Following the merger of T-Mobile and Sprint this past April, the new T-Mobile (NASDAQ: TMUS) significantly expanded its spectrum holdings to accommodate 5G – fifth generation wireless technology. The company is focused on increasing its number of team members in Pittsburgh, where it launched 5G earlier this year, shortly after debuting the technology in Philadelphia and New York. T-Mobile is devoting those resources to the region because of the growth potential it sees in businesses of all sizes, and in government organizations.
“Our commitment to Pittsburgh reflects our belief in the region’s vitality and our desire to leverage the investments we have made in technology,” says Niraj Singh, T-Mobile’s Vice President of Enterprise. “These past few months have been a phenomenal ride. Merging two large networks and two sets of people from our living rooms at the beginning of the pandemic is quite a challenge, and we are now a Fortune 40 company. Based on the stock price, the market has responded positively.”
Leveraging the combined network assets of legacy T-Mobile and Sprint, the company will quickly be able to build one of the best networks around. Offering massive capacity, over the next six years its capacity will increase 14x, (think lots of wide, empty lanes on a highway). T-Mobile can provide plenty of “road” to “cars” (companies and individuals) that need 5G to “drive fast” because it has a scarce resource that others are trying to replicate. Specifically, the T-Mobile network will be 8x faster than current Long Term Evolution (LTE) in just a few years, and 15x faster in the next six years.
The advantage of this technological progress means that companies’ team members, as well as individual users, will no longer need to be tethered to physical spaces or geographic locations because network speeds and capacities will be “exponentially greater,” as Singh puts it, allowing people to consume and generate data easily and efficiently using mobile devices such as smartphones and tablets.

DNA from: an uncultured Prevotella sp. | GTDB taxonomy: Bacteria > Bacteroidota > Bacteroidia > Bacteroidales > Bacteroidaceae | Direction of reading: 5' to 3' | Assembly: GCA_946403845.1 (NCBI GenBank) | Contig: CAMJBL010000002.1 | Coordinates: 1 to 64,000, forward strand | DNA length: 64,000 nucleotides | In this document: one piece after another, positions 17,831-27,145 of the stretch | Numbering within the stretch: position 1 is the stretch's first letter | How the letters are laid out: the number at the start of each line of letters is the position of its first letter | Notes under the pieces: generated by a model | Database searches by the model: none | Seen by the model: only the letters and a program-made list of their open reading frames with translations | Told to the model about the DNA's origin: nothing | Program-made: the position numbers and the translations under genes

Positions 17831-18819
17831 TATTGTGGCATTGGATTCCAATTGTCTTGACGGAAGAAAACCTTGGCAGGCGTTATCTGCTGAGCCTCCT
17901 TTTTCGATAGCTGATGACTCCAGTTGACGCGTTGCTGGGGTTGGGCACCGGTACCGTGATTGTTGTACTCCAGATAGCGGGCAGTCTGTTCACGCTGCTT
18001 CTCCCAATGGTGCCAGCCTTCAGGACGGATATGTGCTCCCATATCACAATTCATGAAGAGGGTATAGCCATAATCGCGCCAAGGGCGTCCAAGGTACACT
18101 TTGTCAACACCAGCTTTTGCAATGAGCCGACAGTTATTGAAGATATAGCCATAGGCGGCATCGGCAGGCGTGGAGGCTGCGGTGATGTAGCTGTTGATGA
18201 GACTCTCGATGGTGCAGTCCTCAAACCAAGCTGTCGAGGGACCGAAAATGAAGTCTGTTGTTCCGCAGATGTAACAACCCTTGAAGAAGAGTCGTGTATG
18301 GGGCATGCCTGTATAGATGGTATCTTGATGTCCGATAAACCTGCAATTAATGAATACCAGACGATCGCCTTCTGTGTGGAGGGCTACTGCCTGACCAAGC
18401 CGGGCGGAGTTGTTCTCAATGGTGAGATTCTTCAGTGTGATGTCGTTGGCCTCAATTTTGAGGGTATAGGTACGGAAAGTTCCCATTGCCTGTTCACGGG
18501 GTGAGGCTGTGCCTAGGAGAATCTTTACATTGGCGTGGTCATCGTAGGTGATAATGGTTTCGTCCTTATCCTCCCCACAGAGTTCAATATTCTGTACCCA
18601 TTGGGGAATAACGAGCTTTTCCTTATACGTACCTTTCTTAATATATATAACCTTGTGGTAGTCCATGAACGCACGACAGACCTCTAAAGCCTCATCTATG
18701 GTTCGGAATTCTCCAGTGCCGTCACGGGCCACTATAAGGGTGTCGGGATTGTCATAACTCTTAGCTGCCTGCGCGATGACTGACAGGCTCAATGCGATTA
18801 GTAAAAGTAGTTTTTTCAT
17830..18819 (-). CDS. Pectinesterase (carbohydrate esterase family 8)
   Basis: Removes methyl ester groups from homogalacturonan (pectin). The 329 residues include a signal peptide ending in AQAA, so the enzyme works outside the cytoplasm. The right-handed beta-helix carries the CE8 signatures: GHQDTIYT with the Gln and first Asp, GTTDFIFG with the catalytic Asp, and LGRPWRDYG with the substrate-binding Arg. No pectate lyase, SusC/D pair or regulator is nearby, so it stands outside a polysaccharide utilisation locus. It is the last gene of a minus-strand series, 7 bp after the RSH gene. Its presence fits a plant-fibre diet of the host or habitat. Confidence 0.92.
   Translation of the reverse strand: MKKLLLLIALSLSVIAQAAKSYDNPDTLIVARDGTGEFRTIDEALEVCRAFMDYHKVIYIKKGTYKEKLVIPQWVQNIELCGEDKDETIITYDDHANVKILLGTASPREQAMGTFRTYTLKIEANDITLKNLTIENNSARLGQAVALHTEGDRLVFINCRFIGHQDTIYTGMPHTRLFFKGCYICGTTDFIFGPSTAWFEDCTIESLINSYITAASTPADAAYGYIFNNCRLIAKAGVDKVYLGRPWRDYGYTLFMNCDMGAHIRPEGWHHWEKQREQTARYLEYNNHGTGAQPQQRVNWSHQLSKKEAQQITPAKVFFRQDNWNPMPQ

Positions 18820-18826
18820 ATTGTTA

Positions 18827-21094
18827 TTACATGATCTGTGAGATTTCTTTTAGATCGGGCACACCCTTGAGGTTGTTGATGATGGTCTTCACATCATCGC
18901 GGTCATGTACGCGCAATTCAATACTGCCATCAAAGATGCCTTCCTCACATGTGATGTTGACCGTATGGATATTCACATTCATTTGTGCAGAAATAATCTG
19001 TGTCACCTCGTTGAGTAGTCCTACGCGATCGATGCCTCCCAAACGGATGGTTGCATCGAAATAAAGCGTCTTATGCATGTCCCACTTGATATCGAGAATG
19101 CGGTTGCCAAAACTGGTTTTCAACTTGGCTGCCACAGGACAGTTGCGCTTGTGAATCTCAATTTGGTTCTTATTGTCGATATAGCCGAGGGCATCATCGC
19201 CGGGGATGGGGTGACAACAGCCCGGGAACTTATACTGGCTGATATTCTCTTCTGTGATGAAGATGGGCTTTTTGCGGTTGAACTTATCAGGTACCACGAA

In Singh’s view, T-Mobile’s access to a large amount of excess bandwidth capacity is especially helpful in meeting the needs of “data hungry millennials.” Those 25 to 40-year-olds comprise an increasing number of business decision makers and influencers who use and create data in record numbers largely in the form of apps, as well as by playing games featuring augmented reality.
“The implications of 5G for the Pittsburgh region’s economy are huge, and the possibilities for creating new businesses are endless,” says Singh. “Before 4G, the gig economy [Uber and Lyft] wasn’t possible, and 5G will allow us to test and operate driverless cars, which is an area of strong growth in Pittsburgh.”
Currently, Uber, Aurora Innovation, Argo AI and Aptiv have a local presence as they compete to develop self-driving cars that operate safely under all conditions.
According to Singh, “Just as autonomous vehicle development will be optimized with 5G technology, the same is true of smart manufacturing, which is big in Pittsburgh, as well as smart buildings and smart cities.” By “smart,” Singh is referring to the internet of things (IoT), a system of interrelated computing devices that transfer data over a network without requiring person-to-person or person-to-computer interaction.
“Because of 5G, we are at the dawn of a new generation of technology usage and company formation in Pittsburgh and nationwide. How it develops will be exciting to see.”
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